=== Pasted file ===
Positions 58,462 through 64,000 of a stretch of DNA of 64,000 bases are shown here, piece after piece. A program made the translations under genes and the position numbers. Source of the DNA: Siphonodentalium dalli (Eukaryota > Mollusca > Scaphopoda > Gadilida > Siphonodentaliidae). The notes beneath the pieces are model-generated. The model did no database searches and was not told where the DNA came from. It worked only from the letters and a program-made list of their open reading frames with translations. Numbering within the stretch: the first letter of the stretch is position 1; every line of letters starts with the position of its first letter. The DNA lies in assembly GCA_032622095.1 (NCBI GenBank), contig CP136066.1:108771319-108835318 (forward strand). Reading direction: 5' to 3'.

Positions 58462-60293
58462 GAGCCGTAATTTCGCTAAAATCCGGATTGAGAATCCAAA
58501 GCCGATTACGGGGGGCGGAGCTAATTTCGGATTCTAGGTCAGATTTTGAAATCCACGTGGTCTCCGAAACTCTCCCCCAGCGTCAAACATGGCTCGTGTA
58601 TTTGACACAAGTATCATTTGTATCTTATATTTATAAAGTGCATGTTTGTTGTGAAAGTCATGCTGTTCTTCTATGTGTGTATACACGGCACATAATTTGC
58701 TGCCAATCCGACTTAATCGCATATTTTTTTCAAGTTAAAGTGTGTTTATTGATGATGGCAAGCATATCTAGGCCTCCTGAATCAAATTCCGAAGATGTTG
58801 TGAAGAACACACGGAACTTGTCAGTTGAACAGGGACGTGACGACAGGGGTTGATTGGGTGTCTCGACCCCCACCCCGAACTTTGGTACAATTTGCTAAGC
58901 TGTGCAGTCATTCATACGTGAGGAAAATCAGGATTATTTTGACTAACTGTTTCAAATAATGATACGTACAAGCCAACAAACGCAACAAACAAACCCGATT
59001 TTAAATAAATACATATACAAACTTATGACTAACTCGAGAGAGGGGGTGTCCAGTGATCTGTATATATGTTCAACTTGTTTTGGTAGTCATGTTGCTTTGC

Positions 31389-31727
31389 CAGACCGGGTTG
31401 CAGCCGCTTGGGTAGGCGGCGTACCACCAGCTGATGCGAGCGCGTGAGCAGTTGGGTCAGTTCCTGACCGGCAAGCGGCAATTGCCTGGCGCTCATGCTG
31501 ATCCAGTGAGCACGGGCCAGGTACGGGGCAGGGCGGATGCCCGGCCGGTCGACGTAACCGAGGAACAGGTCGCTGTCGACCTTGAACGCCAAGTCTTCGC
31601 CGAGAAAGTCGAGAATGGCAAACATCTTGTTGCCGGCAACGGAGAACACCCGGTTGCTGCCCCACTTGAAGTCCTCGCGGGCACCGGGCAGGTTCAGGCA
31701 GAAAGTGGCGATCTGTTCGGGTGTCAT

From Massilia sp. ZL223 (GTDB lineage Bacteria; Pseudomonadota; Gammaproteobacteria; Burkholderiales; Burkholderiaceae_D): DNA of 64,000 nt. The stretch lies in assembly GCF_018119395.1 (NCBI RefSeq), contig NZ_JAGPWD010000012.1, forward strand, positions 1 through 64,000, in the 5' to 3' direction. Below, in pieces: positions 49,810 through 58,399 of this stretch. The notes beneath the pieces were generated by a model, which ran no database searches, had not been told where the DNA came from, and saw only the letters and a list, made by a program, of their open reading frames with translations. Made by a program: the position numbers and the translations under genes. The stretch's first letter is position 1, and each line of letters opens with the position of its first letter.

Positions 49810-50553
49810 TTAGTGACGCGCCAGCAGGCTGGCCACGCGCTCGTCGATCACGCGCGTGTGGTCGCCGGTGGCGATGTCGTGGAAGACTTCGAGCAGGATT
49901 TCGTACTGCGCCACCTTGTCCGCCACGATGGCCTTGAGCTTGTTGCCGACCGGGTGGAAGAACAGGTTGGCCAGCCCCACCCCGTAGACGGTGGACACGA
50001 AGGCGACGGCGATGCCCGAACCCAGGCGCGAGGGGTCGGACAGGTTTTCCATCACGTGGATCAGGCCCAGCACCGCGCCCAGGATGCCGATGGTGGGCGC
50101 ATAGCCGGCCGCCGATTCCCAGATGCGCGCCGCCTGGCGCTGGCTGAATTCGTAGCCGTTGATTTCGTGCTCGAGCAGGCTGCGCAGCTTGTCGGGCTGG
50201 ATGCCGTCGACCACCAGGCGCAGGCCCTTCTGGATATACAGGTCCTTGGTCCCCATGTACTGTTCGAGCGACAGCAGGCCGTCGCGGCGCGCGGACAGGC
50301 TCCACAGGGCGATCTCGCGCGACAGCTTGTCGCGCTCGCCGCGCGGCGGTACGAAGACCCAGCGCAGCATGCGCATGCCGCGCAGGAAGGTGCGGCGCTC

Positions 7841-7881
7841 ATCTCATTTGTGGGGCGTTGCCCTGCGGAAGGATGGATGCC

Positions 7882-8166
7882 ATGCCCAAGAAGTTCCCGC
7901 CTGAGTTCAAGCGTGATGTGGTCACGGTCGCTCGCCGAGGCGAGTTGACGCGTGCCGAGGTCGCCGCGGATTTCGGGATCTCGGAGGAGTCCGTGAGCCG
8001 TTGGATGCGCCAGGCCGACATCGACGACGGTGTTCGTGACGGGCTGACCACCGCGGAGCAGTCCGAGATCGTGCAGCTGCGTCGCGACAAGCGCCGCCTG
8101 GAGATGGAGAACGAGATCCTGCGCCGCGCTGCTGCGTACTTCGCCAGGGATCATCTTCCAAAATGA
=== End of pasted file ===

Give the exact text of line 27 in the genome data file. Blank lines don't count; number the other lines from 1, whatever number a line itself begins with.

7882 ATGCCCAAGAAGTTCCCGC